Backlogs Are Overrated

Just a quick note before I head out for the weekend. In the face of oil peaking at $135 per barrel in recent days we have seen many of the airlines cancel planned deliveries of new planes they were going to add to their fleets over the next few years. Those plane orders are now unnecessary as the carriers are cutting capacity.

The big point here is that investors often go gaga over industrial suppliers’ backlog. The longer the backlog the more predictable their revenue stream over the longer term, or so the investors would have you believe. Due to long lead times customers do have to place orders far in advance, often years ahead of time. Hence, the suppliers report their backlogs to investors to give them an idea of future business.

All of this appears to be very important, except for the crucial point that a customer (an airline for instance) can simply cancel their orders whenever they want since they are not binding. A large backlog may look really nice, until customers start canceling orders.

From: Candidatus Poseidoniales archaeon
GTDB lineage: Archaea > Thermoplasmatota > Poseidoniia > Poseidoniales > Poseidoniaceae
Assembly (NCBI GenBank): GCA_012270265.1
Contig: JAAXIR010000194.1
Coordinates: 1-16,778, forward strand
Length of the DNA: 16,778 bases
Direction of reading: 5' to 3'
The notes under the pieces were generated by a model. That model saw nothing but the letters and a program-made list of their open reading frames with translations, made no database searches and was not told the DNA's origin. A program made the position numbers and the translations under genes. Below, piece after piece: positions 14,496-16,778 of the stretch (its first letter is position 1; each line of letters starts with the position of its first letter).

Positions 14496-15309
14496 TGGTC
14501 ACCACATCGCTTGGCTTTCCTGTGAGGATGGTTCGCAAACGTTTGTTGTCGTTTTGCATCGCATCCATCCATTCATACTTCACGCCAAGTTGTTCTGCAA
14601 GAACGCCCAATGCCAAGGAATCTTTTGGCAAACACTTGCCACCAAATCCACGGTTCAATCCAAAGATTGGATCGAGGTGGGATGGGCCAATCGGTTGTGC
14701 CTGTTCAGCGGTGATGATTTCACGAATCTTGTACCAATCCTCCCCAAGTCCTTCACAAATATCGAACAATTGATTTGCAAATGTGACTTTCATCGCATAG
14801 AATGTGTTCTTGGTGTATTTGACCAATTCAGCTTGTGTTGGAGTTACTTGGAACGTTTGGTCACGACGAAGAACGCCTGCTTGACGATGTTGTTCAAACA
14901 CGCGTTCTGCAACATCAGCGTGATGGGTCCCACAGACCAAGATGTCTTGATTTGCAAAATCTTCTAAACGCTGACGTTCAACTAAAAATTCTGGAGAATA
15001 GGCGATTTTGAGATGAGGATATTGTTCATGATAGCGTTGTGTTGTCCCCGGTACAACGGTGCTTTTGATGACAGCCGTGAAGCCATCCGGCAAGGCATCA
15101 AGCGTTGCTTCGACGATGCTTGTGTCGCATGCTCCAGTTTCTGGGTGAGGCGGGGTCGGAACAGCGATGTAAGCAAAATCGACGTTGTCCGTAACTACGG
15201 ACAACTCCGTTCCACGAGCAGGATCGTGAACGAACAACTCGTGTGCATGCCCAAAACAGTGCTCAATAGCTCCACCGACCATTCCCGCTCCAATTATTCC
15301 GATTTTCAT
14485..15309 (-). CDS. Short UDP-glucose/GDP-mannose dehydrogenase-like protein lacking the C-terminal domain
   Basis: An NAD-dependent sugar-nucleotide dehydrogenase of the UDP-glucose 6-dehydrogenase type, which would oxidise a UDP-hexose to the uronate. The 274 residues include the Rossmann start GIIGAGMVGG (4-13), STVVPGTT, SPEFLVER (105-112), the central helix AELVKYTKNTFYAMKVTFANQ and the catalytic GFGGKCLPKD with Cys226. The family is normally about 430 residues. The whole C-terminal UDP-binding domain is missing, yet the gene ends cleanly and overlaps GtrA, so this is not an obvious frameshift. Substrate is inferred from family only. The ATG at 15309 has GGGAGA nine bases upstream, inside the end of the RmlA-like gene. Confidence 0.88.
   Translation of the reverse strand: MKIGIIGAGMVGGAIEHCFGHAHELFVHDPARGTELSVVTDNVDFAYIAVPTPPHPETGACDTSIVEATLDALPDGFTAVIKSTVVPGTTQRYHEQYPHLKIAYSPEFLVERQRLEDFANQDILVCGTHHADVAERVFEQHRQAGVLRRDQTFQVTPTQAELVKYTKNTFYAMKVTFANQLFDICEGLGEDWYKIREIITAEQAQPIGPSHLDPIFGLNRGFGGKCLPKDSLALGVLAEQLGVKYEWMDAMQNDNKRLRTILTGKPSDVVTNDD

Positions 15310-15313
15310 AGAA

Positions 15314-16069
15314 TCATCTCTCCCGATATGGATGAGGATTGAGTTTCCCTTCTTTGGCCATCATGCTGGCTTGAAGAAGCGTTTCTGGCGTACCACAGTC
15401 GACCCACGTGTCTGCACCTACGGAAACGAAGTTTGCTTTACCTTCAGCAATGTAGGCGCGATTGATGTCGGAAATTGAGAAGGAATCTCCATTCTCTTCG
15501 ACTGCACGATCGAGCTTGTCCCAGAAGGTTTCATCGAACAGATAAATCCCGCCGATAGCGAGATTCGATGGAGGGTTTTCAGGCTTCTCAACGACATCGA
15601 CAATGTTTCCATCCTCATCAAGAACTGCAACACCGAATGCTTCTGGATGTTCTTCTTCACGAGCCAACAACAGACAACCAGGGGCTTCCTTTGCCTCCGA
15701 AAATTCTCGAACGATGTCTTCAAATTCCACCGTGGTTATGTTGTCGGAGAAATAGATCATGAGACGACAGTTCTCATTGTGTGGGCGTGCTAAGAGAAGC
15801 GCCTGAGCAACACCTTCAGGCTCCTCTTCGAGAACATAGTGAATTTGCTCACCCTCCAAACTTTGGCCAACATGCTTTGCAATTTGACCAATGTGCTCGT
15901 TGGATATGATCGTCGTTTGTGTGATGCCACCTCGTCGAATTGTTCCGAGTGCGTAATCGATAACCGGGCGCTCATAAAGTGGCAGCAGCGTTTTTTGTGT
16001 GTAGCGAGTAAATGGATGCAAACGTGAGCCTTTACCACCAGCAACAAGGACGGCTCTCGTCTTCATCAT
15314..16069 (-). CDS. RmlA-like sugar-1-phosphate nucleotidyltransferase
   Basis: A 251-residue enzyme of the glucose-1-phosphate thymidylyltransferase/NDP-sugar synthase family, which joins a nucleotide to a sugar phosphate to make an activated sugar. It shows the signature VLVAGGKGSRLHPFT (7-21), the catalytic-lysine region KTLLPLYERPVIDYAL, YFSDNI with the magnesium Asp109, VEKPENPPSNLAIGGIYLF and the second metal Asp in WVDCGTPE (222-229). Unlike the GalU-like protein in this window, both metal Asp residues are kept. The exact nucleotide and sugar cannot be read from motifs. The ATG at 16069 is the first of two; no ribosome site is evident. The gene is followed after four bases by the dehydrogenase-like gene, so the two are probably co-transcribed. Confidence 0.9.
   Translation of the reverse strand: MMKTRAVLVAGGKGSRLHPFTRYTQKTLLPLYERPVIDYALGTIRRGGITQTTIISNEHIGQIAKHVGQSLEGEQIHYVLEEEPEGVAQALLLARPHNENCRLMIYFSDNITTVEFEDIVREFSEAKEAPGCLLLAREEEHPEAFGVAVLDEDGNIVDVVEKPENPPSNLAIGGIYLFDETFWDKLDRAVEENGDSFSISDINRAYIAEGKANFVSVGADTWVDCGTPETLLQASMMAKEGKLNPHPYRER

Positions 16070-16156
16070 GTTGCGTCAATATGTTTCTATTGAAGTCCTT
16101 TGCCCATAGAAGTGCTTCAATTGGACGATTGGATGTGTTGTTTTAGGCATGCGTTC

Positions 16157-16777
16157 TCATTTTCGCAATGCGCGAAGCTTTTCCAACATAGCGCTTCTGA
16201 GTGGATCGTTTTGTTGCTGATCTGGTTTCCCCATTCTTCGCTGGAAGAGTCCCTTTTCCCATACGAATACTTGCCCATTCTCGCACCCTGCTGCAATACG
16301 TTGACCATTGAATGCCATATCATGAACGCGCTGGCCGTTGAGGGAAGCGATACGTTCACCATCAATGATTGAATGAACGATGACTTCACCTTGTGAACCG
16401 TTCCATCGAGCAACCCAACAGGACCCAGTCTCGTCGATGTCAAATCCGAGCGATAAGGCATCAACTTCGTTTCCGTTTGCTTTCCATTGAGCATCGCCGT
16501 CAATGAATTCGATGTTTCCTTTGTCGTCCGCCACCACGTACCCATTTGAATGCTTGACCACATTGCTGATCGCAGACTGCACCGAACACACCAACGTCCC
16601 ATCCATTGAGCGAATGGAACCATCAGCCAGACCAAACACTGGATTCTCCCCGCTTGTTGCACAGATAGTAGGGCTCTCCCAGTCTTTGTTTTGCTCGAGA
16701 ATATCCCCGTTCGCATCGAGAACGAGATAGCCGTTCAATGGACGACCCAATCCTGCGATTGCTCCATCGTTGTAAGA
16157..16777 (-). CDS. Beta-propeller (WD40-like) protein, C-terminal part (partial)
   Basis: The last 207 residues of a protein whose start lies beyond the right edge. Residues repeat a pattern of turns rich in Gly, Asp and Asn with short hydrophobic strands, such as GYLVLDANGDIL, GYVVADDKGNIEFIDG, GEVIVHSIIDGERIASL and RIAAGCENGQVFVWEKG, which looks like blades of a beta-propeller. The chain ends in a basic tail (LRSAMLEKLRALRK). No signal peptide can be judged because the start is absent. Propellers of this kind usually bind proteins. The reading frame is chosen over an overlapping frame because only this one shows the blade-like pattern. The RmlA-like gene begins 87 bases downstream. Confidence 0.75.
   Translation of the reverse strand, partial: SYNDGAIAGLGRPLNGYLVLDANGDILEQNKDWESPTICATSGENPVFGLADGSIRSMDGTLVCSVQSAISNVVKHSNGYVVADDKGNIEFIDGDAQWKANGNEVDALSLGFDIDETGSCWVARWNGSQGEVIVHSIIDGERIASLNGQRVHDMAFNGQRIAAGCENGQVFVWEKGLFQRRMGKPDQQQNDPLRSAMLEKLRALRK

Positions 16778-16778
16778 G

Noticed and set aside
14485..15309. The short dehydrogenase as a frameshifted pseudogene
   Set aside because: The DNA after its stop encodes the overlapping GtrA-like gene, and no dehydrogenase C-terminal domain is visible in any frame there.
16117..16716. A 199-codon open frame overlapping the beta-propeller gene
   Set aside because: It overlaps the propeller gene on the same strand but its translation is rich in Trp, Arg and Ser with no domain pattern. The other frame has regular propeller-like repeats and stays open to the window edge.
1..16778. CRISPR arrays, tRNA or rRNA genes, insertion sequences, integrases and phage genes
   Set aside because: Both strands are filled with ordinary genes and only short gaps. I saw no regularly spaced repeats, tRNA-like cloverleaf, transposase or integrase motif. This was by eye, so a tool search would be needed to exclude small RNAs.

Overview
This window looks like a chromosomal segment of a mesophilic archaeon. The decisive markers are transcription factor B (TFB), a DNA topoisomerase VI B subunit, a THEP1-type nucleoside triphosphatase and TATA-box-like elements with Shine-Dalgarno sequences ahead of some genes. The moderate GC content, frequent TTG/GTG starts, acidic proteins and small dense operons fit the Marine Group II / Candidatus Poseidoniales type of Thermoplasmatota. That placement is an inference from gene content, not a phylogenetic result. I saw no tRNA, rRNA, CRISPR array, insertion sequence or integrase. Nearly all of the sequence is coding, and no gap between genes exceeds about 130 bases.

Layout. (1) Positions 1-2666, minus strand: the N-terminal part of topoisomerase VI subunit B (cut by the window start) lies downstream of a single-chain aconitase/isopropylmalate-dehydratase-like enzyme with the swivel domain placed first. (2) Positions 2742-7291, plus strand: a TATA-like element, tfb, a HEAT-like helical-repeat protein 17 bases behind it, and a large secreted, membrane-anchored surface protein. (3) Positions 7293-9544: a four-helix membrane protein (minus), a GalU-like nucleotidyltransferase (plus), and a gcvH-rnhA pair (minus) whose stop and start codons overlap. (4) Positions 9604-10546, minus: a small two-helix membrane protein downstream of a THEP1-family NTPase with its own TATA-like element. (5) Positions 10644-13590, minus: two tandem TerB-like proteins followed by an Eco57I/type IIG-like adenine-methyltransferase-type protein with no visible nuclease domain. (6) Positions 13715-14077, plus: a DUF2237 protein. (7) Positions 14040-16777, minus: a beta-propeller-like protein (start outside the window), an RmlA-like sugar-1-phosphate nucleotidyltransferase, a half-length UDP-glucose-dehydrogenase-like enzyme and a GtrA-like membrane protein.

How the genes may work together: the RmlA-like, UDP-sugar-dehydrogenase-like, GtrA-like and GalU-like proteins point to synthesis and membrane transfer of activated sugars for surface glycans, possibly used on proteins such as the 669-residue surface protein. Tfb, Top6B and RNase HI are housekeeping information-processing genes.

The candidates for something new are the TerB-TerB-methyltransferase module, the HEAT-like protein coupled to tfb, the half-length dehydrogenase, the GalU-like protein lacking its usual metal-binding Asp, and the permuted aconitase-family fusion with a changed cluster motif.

Now, would I prefer a large backlog to a small backlog? Of course. That said, I think backlogs in general are overrated on Wall Street since the orders are not binding. As a result, backlogs don’t always translate into revenues.

Housing Market Not Showing Any Life

Inventory levels of existing homes had been steady for several months but preliminary April figures show another spike to more than 11 months of supply. The housing market cannot improve until the supply and demand picture does and these numbers are pretty ugly. When supply is growing faster than demand, prices will continue to fall, so investors should keep this in mind when allocating investment dollars to anything that is dependent on home prices.

Are Legacy Costs Really AMR’s Biggest Problem?

Rubens writes:

“Can you give some specific advice to the big airlines on how they can cut costs and become profitable? I don’t think you really understand their situation. To compare the big airlines with the budget ones is like comparing a Ford and GM plant with a Toyota one. Ford and GM has massive legacy costs of high salaries and benefits, and so do the big airlines. American is one of the few (or is it the only one?) of the big airlines that hasn’t filed for Chapter 11 in recent years, which would have let them reduce costs and renegotiate legacy employee agreements.”

Thank you for the comment, Rubens.